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Following the demise of self-certification mortgages in 2008, many contractors mistakenly believe they will no longer be approved for a loan. So, it’s no surprise that 'Can I get a mortgage as a contractor?' is one of the most common questions we get asked.
Perhaps it’s not surprising that this issue keeps coming up because many high-street banks are nervous about approving mortgages to people that don’t have secure long term employment. But with contracting becoming more popular, specialist lenders are available to fill the gap.
So, in this article, we are going to explore the contractor's mortgage market in more detail. We’ll look at what you need to secure a loan, how much you can expect to borrow and what you need to apply for a loan.
The short answer is yes, absolutely you can get a mortgage as a contractor. While the number of lenders prepared to consider your application is less than conventionally employed people, there are still plenty of competitive mortgage options available.
The misconception that contractors can no longer secure a mortgage comes from the fact that most high-street lenders don’t like to deal with contractors, because, in their eyes, they don’t have guaranteed long-term income.
So, even if you have been turned down for a loan by your bank, don’t despair, there are plenty of specialist mortgage providers out there prepared to consider your application.Contractor Mortgage Calculator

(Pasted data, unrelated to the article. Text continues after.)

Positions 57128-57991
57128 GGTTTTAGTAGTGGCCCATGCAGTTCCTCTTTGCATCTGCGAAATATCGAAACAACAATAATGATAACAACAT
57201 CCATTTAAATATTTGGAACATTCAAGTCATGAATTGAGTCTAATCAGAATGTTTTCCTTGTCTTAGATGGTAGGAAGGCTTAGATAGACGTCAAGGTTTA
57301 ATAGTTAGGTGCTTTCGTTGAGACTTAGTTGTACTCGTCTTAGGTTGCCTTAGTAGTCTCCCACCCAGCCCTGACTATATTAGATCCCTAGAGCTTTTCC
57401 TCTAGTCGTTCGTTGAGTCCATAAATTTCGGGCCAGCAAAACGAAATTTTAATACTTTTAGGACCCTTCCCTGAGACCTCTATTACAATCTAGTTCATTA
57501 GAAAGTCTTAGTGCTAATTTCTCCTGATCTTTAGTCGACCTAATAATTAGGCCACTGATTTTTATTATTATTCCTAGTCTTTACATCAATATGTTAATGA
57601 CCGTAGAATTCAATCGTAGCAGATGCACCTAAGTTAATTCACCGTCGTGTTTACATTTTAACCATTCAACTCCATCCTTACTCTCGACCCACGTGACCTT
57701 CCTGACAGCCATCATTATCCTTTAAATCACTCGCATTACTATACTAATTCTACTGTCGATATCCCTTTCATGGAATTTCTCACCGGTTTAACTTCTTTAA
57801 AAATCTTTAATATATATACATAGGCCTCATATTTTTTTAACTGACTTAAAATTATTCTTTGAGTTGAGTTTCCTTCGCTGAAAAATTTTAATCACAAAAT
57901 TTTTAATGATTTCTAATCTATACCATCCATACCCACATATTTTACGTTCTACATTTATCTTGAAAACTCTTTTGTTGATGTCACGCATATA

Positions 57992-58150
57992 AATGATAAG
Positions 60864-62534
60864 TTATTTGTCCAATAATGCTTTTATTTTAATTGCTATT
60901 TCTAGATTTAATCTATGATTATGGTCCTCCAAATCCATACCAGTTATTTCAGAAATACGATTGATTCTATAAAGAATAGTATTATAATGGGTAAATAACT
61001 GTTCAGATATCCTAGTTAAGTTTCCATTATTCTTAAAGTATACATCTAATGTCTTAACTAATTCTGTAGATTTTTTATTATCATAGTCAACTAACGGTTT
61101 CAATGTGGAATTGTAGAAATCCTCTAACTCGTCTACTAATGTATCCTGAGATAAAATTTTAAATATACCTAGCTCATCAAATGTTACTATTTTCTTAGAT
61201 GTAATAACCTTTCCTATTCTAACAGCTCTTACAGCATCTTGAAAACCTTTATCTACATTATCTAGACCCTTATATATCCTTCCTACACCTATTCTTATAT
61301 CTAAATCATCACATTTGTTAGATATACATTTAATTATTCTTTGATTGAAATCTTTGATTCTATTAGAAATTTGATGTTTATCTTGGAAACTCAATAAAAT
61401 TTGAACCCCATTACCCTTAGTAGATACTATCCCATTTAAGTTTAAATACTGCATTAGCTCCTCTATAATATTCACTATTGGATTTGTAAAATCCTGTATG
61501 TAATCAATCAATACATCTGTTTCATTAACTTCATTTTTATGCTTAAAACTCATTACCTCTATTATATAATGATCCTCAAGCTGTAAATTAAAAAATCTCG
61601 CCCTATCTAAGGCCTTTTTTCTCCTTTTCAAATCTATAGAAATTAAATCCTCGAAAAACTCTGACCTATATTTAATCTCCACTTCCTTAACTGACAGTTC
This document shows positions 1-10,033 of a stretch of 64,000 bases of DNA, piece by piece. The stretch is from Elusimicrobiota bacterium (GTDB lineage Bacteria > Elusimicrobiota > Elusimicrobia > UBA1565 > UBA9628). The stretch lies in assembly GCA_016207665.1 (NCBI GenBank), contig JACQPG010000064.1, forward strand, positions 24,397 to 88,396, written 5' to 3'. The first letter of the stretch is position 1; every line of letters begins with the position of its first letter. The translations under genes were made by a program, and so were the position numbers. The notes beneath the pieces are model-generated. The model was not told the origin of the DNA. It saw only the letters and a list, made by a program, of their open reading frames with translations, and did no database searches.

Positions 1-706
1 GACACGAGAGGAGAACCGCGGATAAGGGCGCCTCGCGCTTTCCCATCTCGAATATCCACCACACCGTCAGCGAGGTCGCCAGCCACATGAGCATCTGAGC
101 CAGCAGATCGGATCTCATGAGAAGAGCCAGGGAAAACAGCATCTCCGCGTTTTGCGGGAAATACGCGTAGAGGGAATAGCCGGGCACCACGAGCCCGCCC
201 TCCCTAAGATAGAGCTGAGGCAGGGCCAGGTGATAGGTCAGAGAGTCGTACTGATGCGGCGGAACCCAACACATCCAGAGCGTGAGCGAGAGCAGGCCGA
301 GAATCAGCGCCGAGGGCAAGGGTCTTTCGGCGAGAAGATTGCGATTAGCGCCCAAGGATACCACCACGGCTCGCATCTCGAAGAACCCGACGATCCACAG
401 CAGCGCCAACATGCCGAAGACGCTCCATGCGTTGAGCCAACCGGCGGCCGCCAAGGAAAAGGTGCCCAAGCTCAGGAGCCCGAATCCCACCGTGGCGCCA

Before applying for a mortgage, you need to determine what type of contractor you are. This is important because lenders classify contractors in different ways. So, are you a contractor or a freelancer?
Generally speaking, a contractor is someone who works for a single company at a time. There are exceptions to this rule, but most contractors operate under a short-term contract and are paid an hourly rate for the work they do.
Historically, most contractors worked through a limited company. This allowed them to significantly reduce their tax liability by paying the majority of their income as dividends. However, IR35 legislation was introduced in 1999 by HM Revenue & Customs to clamp down on this practice. As a result, contractors now fall into one of two categories; inside IR35 or outside IR35.
Contractors deemed to be operating Inside IR35 must pay the same tax and National Insurance as conventionally employed people. This can significantly reduce the amount you can borrow.
For more information about how this can affect you, check out our article about applying for a contractor's mortgage inside IR35.
Contractors operating Outside IR35 can still pay the majority of their income as a dividend. However, to qualify as Outside IR35, the contractor must be working for more than one client at once and pay for their own equipment and business insurance.
Freelancers have a similar working relationship to contractors, but there are some fundamental differences. For the most part, freelancers operate like Outside IR35 contractors.
The difference is that freelancers are contracted on a per-project basis and are paid when the project is completed. Contractors, on the other hand, are employed on short-term contracts and paid an hourly fee.
As a result, most freelancers are classified as self-employed and will have to apply for a mortgage as self-employed individuals. This is different from a contractor's mortgage, but the specialist advisors at WIS Mortgages can still help you secure a competitive deal.
Legally, there is no difference between being self-employed or being a freelancer. But in practice, self-employed individuals are usually running their own business and may have other people working for them.